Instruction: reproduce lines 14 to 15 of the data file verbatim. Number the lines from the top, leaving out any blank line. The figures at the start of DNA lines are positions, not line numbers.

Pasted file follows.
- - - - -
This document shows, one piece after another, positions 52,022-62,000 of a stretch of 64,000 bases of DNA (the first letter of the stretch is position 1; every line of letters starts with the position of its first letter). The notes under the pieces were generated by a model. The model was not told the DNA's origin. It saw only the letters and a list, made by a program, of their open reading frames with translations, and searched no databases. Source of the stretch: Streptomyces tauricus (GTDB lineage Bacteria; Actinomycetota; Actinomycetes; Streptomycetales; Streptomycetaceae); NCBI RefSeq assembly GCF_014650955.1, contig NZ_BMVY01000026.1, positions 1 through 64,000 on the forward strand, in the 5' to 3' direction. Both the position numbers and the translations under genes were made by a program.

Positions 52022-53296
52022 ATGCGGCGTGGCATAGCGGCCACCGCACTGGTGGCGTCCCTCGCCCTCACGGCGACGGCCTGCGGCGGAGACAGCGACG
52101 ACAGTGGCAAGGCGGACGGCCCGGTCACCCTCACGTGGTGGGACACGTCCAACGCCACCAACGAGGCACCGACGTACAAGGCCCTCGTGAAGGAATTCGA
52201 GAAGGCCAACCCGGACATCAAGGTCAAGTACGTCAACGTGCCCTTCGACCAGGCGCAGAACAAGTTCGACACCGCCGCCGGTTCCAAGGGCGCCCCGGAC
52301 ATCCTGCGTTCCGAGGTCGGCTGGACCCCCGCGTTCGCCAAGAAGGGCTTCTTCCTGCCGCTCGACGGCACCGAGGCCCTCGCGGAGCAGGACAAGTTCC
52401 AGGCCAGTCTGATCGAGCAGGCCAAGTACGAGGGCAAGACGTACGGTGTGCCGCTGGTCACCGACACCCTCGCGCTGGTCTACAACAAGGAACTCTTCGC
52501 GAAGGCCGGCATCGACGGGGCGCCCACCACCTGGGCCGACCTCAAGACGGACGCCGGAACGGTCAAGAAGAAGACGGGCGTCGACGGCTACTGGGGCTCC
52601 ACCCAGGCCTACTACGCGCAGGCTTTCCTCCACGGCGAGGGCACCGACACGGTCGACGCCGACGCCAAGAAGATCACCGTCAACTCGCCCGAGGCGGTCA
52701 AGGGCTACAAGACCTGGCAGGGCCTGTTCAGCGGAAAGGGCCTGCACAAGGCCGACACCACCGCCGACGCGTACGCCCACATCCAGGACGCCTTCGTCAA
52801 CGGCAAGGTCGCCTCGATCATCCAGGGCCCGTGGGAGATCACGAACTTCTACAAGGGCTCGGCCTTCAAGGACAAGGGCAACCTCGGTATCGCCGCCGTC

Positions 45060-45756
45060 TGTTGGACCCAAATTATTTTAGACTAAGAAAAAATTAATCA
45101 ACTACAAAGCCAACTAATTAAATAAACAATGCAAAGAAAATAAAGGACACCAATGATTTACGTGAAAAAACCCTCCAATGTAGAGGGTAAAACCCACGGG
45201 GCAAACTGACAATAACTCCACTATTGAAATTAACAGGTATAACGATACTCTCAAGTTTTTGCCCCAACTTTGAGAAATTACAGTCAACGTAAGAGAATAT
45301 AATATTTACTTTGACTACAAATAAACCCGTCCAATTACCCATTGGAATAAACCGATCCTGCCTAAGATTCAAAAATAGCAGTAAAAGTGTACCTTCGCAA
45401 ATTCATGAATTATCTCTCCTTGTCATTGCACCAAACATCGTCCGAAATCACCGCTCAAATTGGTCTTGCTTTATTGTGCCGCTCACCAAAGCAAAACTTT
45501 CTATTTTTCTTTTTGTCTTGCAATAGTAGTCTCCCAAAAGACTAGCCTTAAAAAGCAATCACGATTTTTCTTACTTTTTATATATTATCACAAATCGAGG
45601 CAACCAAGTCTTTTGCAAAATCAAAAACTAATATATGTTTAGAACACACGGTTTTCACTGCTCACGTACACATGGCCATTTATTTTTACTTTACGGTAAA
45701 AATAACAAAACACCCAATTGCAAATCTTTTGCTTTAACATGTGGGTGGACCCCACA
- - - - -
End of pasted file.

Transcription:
45101 ACTACAAAGCCAACTAATTAAATAAACAATGCAAAGAAAATAAAGGACACCAATGATTTACGTGAAAAAACCCTCCAATGTAGAGGGTAAAACCCACGGG
45201 GCAAACTGACAATAACTCCACTATTGAAATTAACAGGTATAACGATACTCTCAAGTTTTTGCCCCAACTTTGAGAAATTACAGTCAACGTAAGAGAATAT